Forgiveness has therefore taken on a daft quality for many people, or at least a quaintness, as if forgiveness were a sweet old lady—a sweet old idea, one to which we pay our respects but think of as fragile and weak, unable to help us do the heavy lifting of everyday life. For the heavy lifting we believe we need strong young men—ideas that pack a punch, like vengeance, retribution and that great masquerader, justice.
But that is wrong. Forgiveness is much stronger, not to mention much wiser, than vengeance or retribution, and it begets the best kind of justice. Forgiveness is not a sweet old lady but a strong, seasoned veteran of many wars. Forgiveness bears a greater burden than vengeance ever could. Vengeance lets hatred rule you. Forgiveness overrules hatred. Forgiveness is not only stronger; it is much more clever and wise than vengeance or retribution. Forgiveness takes intelligence, discipline, imagination and persistence, as well as a special psychological strength, something athletes call mental toughness and warriors call courage.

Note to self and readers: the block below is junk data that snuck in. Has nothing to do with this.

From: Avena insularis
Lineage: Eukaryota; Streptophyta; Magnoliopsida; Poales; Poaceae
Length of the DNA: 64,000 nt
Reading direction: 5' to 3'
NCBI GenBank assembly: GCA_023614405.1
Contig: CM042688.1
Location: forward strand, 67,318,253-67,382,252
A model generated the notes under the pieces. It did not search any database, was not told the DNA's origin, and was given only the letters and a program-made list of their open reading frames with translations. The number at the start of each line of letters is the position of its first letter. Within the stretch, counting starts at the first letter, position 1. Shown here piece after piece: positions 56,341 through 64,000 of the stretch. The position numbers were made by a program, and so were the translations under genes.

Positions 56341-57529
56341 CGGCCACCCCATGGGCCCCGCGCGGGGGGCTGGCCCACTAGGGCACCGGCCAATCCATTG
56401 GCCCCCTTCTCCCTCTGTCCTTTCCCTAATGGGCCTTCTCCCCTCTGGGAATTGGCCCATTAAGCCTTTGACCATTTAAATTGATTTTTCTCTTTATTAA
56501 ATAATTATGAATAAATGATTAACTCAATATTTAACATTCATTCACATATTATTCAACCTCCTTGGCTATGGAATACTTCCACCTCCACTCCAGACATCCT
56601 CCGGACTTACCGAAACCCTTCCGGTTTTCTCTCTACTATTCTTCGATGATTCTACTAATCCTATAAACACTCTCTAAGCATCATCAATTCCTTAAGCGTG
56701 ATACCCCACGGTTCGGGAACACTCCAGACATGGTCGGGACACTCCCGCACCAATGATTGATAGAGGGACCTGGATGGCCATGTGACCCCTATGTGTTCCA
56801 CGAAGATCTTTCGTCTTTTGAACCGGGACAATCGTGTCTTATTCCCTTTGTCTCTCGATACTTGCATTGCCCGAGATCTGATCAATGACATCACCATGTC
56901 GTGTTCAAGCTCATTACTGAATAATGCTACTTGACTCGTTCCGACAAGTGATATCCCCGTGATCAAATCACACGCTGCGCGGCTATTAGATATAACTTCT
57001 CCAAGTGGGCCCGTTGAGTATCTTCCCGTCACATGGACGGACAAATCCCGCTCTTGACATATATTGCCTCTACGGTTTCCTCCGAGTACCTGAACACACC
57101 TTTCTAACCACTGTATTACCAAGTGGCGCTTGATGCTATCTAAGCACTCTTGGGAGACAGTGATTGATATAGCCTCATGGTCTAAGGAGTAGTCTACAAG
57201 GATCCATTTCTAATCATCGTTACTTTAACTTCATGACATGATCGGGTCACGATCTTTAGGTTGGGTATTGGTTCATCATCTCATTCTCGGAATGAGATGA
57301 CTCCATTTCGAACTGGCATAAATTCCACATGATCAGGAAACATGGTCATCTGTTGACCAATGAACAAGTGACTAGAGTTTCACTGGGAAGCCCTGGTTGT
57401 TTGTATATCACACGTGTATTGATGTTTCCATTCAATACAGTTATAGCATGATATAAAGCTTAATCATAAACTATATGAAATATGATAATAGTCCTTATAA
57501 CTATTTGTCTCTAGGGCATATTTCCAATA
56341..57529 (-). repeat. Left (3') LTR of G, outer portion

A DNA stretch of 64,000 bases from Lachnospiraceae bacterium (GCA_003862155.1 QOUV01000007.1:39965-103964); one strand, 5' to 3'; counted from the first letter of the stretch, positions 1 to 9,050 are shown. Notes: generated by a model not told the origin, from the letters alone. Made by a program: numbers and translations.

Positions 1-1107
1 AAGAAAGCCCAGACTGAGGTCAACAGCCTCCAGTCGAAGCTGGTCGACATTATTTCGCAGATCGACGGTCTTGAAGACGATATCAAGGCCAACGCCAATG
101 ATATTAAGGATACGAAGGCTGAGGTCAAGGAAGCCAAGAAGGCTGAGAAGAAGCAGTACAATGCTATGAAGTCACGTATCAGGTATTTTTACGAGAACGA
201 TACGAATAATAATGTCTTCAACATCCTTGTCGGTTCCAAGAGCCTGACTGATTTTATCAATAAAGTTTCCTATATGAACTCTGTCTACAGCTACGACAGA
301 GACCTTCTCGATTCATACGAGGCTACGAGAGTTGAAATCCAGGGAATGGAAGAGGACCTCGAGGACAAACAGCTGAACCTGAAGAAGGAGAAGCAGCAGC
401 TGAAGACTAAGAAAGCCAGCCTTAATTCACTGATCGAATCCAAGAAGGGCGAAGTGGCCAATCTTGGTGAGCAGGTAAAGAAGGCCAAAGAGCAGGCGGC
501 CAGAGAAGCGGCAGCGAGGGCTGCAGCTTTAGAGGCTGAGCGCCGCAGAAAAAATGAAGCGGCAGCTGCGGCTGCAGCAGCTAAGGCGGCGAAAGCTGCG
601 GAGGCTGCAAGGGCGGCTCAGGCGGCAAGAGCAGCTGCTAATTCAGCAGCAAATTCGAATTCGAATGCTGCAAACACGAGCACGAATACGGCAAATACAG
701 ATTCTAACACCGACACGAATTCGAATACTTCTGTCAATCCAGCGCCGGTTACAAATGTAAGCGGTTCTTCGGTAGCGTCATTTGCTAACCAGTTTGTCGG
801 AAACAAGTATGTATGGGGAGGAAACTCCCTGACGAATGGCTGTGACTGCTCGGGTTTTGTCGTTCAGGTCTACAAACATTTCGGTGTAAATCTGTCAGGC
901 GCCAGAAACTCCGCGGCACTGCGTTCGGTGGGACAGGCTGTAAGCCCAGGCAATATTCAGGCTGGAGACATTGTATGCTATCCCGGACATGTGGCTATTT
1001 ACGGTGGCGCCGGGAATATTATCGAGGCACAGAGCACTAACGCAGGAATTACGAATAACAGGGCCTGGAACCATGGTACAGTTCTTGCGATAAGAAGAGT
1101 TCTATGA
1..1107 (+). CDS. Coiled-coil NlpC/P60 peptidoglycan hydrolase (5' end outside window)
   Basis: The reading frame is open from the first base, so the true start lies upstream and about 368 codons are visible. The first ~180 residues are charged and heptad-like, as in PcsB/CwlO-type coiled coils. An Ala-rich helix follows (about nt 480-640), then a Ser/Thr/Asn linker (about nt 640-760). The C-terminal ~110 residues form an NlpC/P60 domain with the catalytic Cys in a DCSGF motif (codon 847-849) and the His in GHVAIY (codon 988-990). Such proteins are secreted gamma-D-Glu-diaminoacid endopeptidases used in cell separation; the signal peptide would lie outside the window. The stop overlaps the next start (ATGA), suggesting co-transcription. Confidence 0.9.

If you look back at the definition of forgiveness, you can see why so much more is required of a person to forgive than to take revenge. When you forgive, you renounce anger and resentment. You give up your claim to anger and resentment. You disown those feelings, you repudiate them, you turn your back on them. Above all, you cease to live under their rule. You are consciously, deliberately renouncing your claim to what you probably want more than anything in the world: retribution, vengeance, a chance to get even. Doing this takes immense courage and strength.
But forgiveness does not require that you cease to feel the anger and resentment you so naturally experience. Not at all.
This crucial distinction is what makes forgiveness humanly possible, albeit still strange and difficult.
What does it mean to give up your title to anger and resentment or to refuse to live under their rule? It means that you set yourself free from those feelings. You no longer let those feelings own you; you disown them. When you feel the yoke of hatred start to take you in its grip, you step out. You lift it off. You renounce it. You put on the yoke of love, instead.
When you've been hurt, why on earth would you do this? In order to improve your own life. As Joanna North, a philosopher and renowned expert on forgiveness, put it: "What is annulled in the act of forgiveness is not the crime itself but the distorting effect that this wrong has upon one's relations with the wrongdoer and perhaps with others."
Throughout her writing, North emphasizes how forgiving (or accepting forgiveness) makes people healthier and happier. As she says, "Through forgiveness the pain and hurt caused by the original wrong are released, or at least they are not allowed to mar the whole of one's being for all time"